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Bowery Bugs (1949)

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When Steve Brodie jumped off the Brooklyn Bridge in 1886 he needed a rabbit's foot for good luck. He wanted one of Bugs'.



(story), (story) (as William Scott)
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Complete credited cast:
Bugs Bunny / Old Man / Little Pool Hall Man (voice)


Bugs Bunny tells an old man the story of Steve Brodie, who jumped off the Brooklyn Bridge in 1886 and survived. Brodie was a down-on-his luck gambler, who decided to get himself a rabbit's foot for good luck. Happening upon Bugs, Brodie is instead convinced by the cagey rabbit that he needs a different type of good luck charm. Unfortunately for Brodie, each suggestion by Bugs results in more bad lack for the Irishman. Finally driven crazy by the site of Bugs in so many disguises, the goofy gambler takes his plunge off the bridge. At the end the old man, satisfied by the story, agrees to buy the Brooklyn Bridge from Bugs! Written by Mike Konczewski

Plot Summary | Add Synopsis

Parents Guide:





Release Date:

4 June 1949 (USA)  »

Also Known As:

Väiski ja onnenonkija  »

Company Credits

Production Co:

Show detailed on  »

Technical Specs


Sound Mix:



Aspect Ratio:

1.37 : 1
See  »

Did You Know?


The only cartoon starring Bugs Bunny that was directed by Arthur Davis. See more »


[first lines]
Bugs Bunny: This is the famous Brooklyn Bridge. 133 feet high, 1,500 feet long. Contains hundreds of miles of cable. From it, Steve Brody made his sensational leap into the East River.
Old Man: [chuckling] What in tarnation did he do that for?
Bugs Bunny: I'm glad you asked that, friend. It happened in 1886, when Steve Brody had a terrific run of luck...
Bugs Bunny: ... all bad! Then one day, an idea - he needed a good luck charm. But what? Right, a rabbit's foot! But where to find a rabbit in the big city? Nope, ...
See more »


Edited into Brooklyn Bridge (1981) See more »


Frankie and Johnny
Music by Bert Leighton
Played when Bugs rolls the dice and plays the slots
See more »

Frequently Asked Questions

See more (Spoiler Alert!) »

User Reviews

Not just the one Art Davis Bugs Bunny cartoon, it's also Davis's near-masterpiece!
4 February 2006 | by (Florida, USA) – See all my reviews

To paraphrase what kev keefe has already observed in his comment, Art Davis's one Bugs Bunny cartoon is funnier than all of Bob McKimson's Bugs cartoons combined. It was one of the worst errors in judgment on the part of the people running Warner Brothers that, when the 50s started and they could no longer afford four animation units, they dissolved Davis's unit instead of McKimson's.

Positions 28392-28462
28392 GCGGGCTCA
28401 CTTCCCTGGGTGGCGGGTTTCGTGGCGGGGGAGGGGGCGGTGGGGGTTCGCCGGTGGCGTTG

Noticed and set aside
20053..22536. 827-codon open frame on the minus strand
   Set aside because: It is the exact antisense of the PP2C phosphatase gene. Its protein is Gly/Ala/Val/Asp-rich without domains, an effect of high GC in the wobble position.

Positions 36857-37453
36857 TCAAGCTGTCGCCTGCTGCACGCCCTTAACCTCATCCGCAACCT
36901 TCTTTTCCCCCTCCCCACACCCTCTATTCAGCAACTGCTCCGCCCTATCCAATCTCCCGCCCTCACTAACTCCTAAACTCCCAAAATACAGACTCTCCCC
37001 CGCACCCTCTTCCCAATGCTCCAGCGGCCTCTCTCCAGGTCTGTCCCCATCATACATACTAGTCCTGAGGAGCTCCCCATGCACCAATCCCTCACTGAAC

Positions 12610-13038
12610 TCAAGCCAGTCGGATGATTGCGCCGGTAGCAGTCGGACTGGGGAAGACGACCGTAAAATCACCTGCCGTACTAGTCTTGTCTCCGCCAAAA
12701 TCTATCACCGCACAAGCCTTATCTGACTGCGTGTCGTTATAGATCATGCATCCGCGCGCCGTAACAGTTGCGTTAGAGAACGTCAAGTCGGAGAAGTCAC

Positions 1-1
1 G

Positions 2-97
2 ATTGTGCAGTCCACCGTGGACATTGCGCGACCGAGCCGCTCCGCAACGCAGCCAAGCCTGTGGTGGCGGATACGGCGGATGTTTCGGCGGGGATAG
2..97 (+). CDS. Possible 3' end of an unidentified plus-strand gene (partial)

"Bowery Bugs" was one of the last cartoons Davis directed for Warners, and it shows that he was just starting to hit his stride. This cartoon is both hilarious and beautifully crafted. It's a darkly funny re-telling of a New York City urban folk tale about Steve Brody, an Irish roughneck whose run of bad luck led him to jump off the Brooklyn Bridge in the late 19th Century. In this version, Bugs Bunny gets involved after Brody threatens him, thinking a rabbit's foot will bring him good luck. Quick-thinking as ever, Bugs talks Brody out of it and sends him on a wild ride of deeper and deeper misfortune, with Bugs using his disguise abilities to pose as everyone from a Middle Eastern fortune-teller to a gambler to a lady to a baker to a gruff Irish cop. The suicidal implications (although in real life, Brody survived his jump) would make a cartoon like this impossible to get made these days, and that's a sad sign of how much this nation has lost its sense of humor.

Mel Blanc is in his usual fine form as Bugs, but a special mention must be made of the uncredited voice performance of Billy Bletcher as Brody. Bletcher is one of the unsung heroes of cartoons from the early-to-mid 20th Century, the voice behind countless ruffians with deep, loud, raspy voices, including Papa Bear from Chuck Jones's Three Bears cartoons from Warners and Peg-Leg Pete a.k.a. Black Pete for Disney cartoons.

The cartoon is filled with wonderful details, from Bugs narrating over imitation woodcuts, to a bouncer who's nickname is Gorilla because he really IS a gorilla, to a little puppy who licks Brody's face out of sympathy, but then acts disgusted. And overlying the cartoon is native New Yorker Davis's sincere but sardonic affection for his gritty hometown.

Davis never again directed a cartoon this good, but if he had been able to continue directing for Warners, I think he would have rivaled Chuck Jones as the studio's best cartoon director of the 50s. As reality turned out, Davis spent the 50s demoted to an animator for Friz Freleng's unit, but at least his final Warners' credit was as a director, for 1961's "Quackodile Tears." That one's nothing special, but it's good by Warners' early 60s standards. In the late 60s, Davis joined De Patie-Freleng as a director and made a couple of the best Pink Panther cartoons, "In the Pink of the Night" and "Pinkcome Tax", but "Bowery Bugs" will always be his finest achievement.

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